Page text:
Mousa Babakhani, a leading figure in an Iranian opposition party, was found murdered last Saturday in a hotel room in the Iraqi Kurdish capital city of Erbil. Babakhani was a member of the central committee of the Kurdish Democratic Party of Iran (KDP-I). His body, which according to a statement released by the party, bore “signs of torture,” was found in a room at the Guli Suleimani hotel in the city. According to a KDP-I statement, Babakhani had disappeared the previous Thursday. The Kurdish Human Rights organization Hengaw reported that Babakhani was lured to the hotel by an old acquaintance who had arrived from Iran.
Prominent Iranian human rights activists blasted French President Emmanuel Macron for his congratulatory statement on Monday to the Iranian regime’s new president, Ebrahim Raisi. “We the people of Iran will never forget this historical betrayal,” tweeted Masih Alinejad, an Iranian-American journalist and women’s rights activist. “President of a democratic country congratulates a mass murderer like Raisi, who’s ordered the execution of more than 5000 political prisoners in the 80s. He also approved the execution of French-Iranian journalist.”
Iranian-Americans gathered in downtown San Diego Friday to rally against the new President of Iran, Ebrahim Raisi. Members of the Coalition of Democracy and Human Rights in Iran stood in front of the Hall of Justice calling for Raisi to answer for his alleged role in the massacre of thousands of political prisoners. The rally is the latest demonstration held across the United States in opposition against the country’s new leader.
The family members of British nationals imprisoned in the Islamic Republic of Iran staged a protest outside of UK Prime Minister Boris Johnson’s office on Friday, accusing the government of doing too little to secure the release of their loved ones. On the same day, Johnson made a statement on Twitter to mark the four-year anniversary of Anoosheh Ashoori being arrested in Tehran. “I reiterate my call for Iran to do the right thing and release him immediately,” Johnson wrote. But his critics expressed concern that his government is leaving the matter in Iranian hands and deferring to the clerical regime’s position that Ashoori and other dual nationals are citizens of the Islamic Republic and therefore subject only to the laws and processes of the Iranian judiciary.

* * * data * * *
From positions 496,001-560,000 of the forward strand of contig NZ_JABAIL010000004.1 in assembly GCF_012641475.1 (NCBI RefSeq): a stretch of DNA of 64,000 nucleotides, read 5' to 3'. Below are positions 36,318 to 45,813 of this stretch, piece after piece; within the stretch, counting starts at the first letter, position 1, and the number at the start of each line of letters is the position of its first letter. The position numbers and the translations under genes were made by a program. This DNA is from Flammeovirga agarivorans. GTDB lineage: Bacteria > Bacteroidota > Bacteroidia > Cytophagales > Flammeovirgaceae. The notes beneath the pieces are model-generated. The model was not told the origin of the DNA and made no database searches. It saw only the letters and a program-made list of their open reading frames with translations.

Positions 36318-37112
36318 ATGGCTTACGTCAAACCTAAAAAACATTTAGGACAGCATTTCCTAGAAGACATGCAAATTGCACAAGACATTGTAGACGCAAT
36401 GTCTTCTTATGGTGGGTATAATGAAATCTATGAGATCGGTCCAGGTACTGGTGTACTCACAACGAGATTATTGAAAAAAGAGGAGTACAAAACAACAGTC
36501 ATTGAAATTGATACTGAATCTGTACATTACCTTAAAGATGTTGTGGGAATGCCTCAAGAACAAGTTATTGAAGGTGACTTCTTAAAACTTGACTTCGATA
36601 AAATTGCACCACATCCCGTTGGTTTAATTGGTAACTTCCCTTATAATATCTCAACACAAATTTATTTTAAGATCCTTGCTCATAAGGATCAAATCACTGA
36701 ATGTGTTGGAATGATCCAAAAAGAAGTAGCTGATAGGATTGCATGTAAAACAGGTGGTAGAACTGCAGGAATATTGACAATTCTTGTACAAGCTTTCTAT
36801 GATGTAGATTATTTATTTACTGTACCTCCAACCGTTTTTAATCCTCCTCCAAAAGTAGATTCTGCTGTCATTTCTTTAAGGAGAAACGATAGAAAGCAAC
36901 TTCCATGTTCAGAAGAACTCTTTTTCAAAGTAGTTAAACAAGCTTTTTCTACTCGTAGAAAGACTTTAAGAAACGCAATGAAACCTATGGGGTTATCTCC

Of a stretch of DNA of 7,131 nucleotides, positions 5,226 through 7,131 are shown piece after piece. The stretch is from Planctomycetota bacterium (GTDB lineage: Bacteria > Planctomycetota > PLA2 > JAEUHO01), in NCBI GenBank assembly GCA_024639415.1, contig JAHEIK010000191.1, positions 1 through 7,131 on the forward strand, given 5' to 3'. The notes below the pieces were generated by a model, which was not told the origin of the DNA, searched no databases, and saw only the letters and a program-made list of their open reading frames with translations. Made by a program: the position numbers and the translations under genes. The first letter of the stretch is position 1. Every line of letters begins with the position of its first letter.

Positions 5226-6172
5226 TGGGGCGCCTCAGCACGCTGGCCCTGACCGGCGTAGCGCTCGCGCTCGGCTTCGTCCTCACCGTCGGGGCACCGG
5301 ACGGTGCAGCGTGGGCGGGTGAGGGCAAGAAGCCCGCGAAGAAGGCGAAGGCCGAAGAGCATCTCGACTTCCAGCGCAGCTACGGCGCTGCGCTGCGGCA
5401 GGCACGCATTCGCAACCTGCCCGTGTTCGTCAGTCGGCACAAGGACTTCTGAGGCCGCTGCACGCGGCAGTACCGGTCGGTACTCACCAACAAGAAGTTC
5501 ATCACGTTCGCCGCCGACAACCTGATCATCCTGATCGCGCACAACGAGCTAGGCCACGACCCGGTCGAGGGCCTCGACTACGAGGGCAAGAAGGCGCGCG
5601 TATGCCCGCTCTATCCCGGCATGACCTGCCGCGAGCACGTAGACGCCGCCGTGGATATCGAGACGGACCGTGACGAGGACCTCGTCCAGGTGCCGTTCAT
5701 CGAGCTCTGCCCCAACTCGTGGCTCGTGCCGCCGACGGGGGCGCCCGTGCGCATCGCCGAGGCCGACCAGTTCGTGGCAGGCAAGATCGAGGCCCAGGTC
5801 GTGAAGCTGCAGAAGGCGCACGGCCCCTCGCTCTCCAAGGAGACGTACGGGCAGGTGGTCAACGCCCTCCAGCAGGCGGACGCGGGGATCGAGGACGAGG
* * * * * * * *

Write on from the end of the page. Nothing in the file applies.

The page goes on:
The family of a British-Iranian prisoner will hold a protest close to Prime Minister Boris Johnson’s official residence on Friday – the fourth anniversary of his detention on trumped-up national security charges. The wife, daughter and son of Anoosheh Ashoori and his local MP will meet outside Downing Street with an empty chair to symbolise Mr Johnson’s failure to meet them to discuss the case of the retired engineer. Mr Ashoori, 67, was detained in 2017 and convicted of spying for Israel’s intelligence agency Mossad, following a pattern of similar sentences for dual citizens convicted on apparently spurious charges.
The 67-year-old German-Iranian activist Nahid Taghavi is still in detention after being arrested in the Iranian capital in October 2020. Last week, an Islamic Revolutionary Court sentenced her to 10 years and eight months detention on charges of engaging in political activity. Such courts are used to try people suspected of wanting to overthrow the government, the proceedings usually take place behind closed doors and evidence is rarely disclosed.
Iran’s security forces arrested five lawyers and a civil rights activist Saturday evening. Some sources claim that the group was detained during a meeting on taking legal action against authorities for mismanagement of the pandemic and delay in mass vaccination. Apparently Judicial and security officials wanted to prevent them from filing a lawsuit. Some activists in recent days have said that the delay in vaccination in Iran has caused the unlawful deaths of thousands of Iranians and called for the prosecution of those responsible. Iran hit another record high in Covid-19 deaths from Saturday to Sunday with 620 casualties in the fifth wave of the pandemic, the health ministry announced on Sunday. In recent days health and hospital officials have been warning of a total breakdown in the healthcare system.
When a cyberattack on Iran’s railroad system last month caused widespread chaos with hundreds of trains delayed or canceled, fingers naturally pointed at Israel, which has been locked in a long-running shadow war with Tehran. But a new investigation by an Israeli-American cybersecurity company, Check Point Software Technologies, concluded that a mysterious group opposed to the Iranian government was most likely behind the hack. That is in contrast to many previous cyberattacks, which were attributed to state entities. The group is known as Indra, named after the god of war in Hindu mythology.
Iranian-backed Lebanese group Hezbollah will begin to import gasoline and diesel from Iran, its leader said on Sunday. Lebanon is experiencing a severe fuel shortage that has caused long lines at petrol stations and extended blackouts. Hospitals, bakeries and other essential facilities have said that dwindling stocks will cause them to shut down. “I assure you, yes, God willing, we will definitely bring diesel and gasoline from Iran,” Hassan Nasrallah said in a speech, saying the government was no longer able to provide.